Right. It’s easy to make those things, but people don’t really buy them. Look at the history of Wi-Fi in laptops. First, you had plug-in cards, but, once you started putting Wi-Fi into laptop computers, suddenly they’re ubiquitous, suddenly there are more hot spots and suddenly people are interested in providing Wi-Fi service.
We were talking to some laptop manufacturers and they were saying they have like five or six antennas in their case by the time you get through with Wi-Fi and then Bluetooth and infrared.
There’s a bunch of stuff in laptops now for wireless communication of various sorts and there’s no reason that over-the-air digital transmission wouldn’t fit in there too.
Can you give me a couple more examples? Integrating DTV receiver into laptops dovetails with the work that’s been going on in mobile broadcasting via DTV. Is that on your agenda?
Yes. Certainly. Doing some work to prove out mobile broadcasting is an obvious area and there are already people working on that. So, in some cases, this is joining the crowd and just adding momentum to the push.
Another area would be trying to find commercial interests in the smart antennas. We have been extremely impressed with what you can do when you do these intelligent antennas that talk to DTV receiver configurations.
The response from the industry to the smart antenna, even though it has been standardized for a while, has been rather lackadaisical. Perhaps, with some motivation and some incentives and getting the right people together and fostering an understanding of the benefits, we can move it forward.
One more idea.
Interactive broadcasting is the one that always comes up. You probably know, there’s an interactive television standard for over the air through ATSC called ACAP and it’s finally getting some public demonstrations. It was demonstrated out in the West Coast about a month ago.
How does that work? How do you have a two-way application in a one-way medium like broadcasting?
The way that ACAP is likely to be deployed is in a one-way mode where you’re downloading a lot of information. For example, during the news, you’re downloading all this information as it happens. A viewer could then, by pushing a button, get a menu that says: “Do you want the current weather, do you want the school closings, do you want the traffic on 95″—information has had already been dumped down into storage in a receiver.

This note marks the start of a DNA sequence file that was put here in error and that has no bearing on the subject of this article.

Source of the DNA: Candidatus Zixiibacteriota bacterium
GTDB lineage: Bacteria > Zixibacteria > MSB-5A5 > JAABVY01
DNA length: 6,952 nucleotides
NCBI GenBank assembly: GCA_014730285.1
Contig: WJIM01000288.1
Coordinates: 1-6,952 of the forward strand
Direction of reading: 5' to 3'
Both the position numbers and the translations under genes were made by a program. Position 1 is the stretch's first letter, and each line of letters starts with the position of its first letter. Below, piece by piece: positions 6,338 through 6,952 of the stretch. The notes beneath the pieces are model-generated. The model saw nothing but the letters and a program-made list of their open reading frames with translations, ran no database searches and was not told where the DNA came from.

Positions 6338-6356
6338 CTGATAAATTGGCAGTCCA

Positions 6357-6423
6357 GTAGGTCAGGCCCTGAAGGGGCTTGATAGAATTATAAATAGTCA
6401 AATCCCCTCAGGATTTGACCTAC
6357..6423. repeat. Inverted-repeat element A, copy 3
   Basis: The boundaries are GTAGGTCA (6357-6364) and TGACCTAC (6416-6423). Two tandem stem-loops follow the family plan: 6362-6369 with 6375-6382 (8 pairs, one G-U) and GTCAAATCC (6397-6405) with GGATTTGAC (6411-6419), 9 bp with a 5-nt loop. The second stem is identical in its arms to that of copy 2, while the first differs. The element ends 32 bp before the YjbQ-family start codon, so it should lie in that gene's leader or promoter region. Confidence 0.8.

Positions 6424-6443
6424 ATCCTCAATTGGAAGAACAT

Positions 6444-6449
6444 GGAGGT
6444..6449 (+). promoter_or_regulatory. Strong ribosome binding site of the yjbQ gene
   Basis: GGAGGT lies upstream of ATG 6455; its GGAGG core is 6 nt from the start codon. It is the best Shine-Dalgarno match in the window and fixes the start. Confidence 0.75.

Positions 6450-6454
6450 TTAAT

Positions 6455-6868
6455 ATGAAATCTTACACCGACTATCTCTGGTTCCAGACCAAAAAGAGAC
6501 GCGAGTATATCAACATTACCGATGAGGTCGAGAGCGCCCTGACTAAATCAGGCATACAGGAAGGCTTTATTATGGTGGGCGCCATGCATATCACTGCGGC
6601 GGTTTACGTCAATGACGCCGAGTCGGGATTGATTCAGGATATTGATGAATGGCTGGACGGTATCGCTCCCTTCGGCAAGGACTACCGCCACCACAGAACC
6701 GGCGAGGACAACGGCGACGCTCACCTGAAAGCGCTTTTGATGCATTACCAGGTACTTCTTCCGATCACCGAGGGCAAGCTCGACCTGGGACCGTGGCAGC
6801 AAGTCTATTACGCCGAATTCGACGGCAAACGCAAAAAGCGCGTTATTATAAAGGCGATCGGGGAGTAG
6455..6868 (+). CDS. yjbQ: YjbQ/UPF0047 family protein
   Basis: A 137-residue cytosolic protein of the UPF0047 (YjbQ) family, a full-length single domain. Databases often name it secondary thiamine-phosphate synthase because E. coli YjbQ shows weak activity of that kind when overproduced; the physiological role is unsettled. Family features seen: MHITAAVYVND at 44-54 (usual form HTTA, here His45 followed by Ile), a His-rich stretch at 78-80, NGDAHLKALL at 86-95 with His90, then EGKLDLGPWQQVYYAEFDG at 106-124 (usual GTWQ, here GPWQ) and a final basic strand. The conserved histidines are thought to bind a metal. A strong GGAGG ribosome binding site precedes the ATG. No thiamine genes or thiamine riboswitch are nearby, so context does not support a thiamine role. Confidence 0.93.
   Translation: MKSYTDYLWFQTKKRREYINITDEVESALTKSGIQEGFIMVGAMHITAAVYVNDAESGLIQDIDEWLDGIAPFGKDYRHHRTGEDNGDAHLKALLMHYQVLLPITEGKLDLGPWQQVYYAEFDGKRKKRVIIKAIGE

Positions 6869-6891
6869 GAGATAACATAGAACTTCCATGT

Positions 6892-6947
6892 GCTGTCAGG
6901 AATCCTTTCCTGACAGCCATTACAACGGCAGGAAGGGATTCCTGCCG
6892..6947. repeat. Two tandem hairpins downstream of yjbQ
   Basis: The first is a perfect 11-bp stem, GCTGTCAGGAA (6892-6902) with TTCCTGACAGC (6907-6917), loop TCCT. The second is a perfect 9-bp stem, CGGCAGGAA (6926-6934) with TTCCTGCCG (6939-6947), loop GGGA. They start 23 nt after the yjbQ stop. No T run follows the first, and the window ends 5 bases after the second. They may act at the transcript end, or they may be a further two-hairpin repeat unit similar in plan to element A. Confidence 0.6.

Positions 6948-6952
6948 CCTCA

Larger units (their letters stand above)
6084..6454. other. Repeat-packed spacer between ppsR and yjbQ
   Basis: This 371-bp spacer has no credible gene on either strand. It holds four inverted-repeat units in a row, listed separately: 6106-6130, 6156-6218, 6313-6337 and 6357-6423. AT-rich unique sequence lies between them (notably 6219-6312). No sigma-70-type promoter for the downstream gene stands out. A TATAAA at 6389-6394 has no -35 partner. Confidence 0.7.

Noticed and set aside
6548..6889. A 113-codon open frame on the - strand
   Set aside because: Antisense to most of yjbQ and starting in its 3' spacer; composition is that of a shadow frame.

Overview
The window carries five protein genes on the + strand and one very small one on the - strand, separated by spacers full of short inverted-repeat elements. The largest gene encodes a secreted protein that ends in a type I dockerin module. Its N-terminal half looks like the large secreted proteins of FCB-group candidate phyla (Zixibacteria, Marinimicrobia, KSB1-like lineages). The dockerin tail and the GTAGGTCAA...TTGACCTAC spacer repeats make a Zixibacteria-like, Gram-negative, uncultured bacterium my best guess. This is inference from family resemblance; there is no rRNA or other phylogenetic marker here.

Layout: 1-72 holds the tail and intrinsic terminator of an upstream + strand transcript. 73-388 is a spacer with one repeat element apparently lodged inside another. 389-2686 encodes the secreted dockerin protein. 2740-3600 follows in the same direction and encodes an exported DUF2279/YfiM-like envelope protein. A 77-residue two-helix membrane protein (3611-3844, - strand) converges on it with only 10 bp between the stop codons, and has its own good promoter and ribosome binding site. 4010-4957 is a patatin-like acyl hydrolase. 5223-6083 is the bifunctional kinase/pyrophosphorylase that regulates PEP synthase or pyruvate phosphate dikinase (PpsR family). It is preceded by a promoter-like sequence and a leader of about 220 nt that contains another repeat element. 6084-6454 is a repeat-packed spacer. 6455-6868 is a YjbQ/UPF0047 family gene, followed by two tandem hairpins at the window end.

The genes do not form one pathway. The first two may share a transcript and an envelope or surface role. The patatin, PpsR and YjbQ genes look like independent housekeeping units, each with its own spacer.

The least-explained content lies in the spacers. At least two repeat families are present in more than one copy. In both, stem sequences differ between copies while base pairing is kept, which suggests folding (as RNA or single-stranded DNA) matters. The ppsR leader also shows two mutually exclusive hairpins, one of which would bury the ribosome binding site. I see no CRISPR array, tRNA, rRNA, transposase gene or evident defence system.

So it’s pseudo-interactivity? I mean, what you’re really interacting with it content stored in the receiver.
Right. But ACAP also has interactive modes in case you did have a return channel, either by phone line, reverse cable or a cell phone. Or, let’s use the example of the laptop TV where you have a Wi-Fi connection. You could exploit the fact that you had a return channel back to a Web site.
Return-path interactivity is usually referred to as transactional interactivity where you can hit a vote button or you can hit a pay button or you can actually do e-commerce or t-commerce kinds of things.
Will you have an advisory board or a board of directors that determines what technology you’re going to advocate?
Those are the details that are being worked. We do have that technology advocacy committee of the board, but there’ll be some other structures so that the decisions on what projects to pursue can be done efficiently and don’t have to wait through the usual board meeting cycles. Yet, there will be enough oversight from the board so that everyone is kept to a reasonable standard of responsibility.
Who’s the chairman of the board committee?
It’s a co-chaired committee—one person from radio and one person from television. The TV chair is Ed Munson from LIN TV and the radio chair is Susan Austin from Sheridan Broadcasting.
This initiative is sort of a lite version of a broadcast lab.
I might not put it that way, but that’s kind of what it is. The appetite for doing a broadcast lab has kind of lessened. It’s very difficult and expensive to put together—leases on buildings and 401-k plans for staff and all that sort of stuff.
I have to say I like the idea of popping open my laptop as I wait for a plane in the Newark airport and watching the local New York stations.
Yeah, instead of being held hostage to CNN.